Armand Niculescu, BEng, MSM, is a 34 year old Art Director at Media Division. and he enjoys working with visual arts for film, web and print.

3 responses to “The (sad) state of web fonts embedding”

  1. TS

    Excellent article. I’ve spent several months wading through the confusing and often conflicting information regarding Web Licencing for fonts.

    I think that many people have been excited at the prospect of being able to use fonts other than “core” so many have “jumped the gun” so to speak, hopeful that the EULA allows web embedding if they purchase the font or even if it’s free and sadly, it’s just not the case.

    We really need a universal solution and standard format that can be embraced. We need a clear “embedding right” in regards to web licences that stipulates usage for fonts on websites.

    There are many positives – such as bringing to light many of the wonderful typefaces that are available but not widely known (although I can see that this can also possibly work in reverse).

    I just recently enquiried as to some pricing on what is regarded as an extended licence to cover the usage of Cufón. A handful on headlines on a reasonably small site. The font was originally purchased commercially through a different foundry.

    The pricing to show a handful for headlines?
    Let’s just say it was over 3000% of the original cost of purchasing the font – renewable annually.

    This is why we need these standards. I can understand the pricing aspect but in that case, it’s not commercially viable for smaller businesses. They can purchase a font to use constantly for their own print indentity but to use it on their site?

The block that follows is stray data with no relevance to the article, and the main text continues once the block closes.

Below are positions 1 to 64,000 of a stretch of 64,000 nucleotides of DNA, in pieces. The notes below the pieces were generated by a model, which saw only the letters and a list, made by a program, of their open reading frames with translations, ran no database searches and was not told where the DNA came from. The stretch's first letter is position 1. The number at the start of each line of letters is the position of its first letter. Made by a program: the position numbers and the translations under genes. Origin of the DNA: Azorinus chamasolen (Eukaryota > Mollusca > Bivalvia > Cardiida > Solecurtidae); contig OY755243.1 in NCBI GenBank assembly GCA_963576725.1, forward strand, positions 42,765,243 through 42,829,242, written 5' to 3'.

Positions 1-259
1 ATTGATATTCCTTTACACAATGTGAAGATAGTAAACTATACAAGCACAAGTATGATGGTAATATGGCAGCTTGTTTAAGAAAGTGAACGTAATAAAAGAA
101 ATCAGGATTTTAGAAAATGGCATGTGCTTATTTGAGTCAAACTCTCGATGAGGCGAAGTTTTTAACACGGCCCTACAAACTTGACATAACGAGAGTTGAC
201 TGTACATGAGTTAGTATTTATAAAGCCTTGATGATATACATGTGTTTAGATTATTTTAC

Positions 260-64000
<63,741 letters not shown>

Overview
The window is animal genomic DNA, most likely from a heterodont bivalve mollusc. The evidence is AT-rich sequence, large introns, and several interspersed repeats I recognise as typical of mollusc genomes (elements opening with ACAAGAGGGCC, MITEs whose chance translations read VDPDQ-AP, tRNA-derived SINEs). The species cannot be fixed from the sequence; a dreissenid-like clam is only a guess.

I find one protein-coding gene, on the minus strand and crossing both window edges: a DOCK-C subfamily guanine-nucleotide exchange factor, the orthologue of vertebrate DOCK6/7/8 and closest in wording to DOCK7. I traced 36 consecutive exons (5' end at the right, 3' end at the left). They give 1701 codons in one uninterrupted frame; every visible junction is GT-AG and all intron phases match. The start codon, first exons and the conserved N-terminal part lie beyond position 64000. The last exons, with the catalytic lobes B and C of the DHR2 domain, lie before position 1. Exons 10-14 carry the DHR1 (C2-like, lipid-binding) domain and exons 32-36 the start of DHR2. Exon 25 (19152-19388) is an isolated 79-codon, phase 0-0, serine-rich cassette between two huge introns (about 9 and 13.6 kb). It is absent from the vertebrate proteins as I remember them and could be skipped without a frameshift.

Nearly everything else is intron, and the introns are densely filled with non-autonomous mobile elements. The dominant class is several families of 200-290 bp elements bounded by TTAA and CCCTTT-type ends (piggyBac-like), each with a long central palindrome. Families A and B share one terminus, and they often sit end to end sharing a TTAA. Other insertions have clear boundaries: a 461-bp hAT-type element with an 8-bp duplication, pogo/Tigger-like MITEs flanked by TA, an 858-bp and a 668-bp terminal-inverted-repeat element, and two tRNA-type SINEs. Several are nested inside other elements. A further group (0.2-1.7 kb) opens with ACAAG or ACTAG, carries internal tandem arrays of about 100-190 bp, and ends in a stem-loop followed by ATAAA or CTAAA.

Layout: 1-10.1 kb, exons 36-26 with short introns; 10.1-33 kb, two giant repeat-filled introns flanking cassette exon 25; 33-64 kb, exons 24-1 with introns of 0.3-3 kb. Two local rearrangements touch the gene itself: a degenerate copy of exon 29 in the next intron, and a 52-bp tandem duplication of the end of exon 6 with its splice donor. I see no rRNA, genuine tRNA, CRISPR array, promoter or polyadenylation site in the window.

That being said: let’s hope MT’s new webfonts.fonts.com provides a bridge for this.

  2. Peter

    What if a content delivery network decided to allow anybody to hotlink any of a list of @font-face-able and freely distributable fonts?
    What if it also allowed anybody to hotlink a css of the @font-face CSS syntax?

    1. The font file will always be latest version, maintained by the font author.
    2. All font file formats served will always be of this latest version.
    3. Each version of each browser will be served the smallest and most appropriate @font-face syntax and font file format.
    4. The css and the font file are served from a global content delivery network.
    5. Browsers will cache the font file across many websites, instead of loading it on each site’s initial visit.
    6. Everyone is freed from “the [sad] state of web fonts embedding.”

    Fellas, this already exists. (May 19, 2010) It’s the Google Font Directory.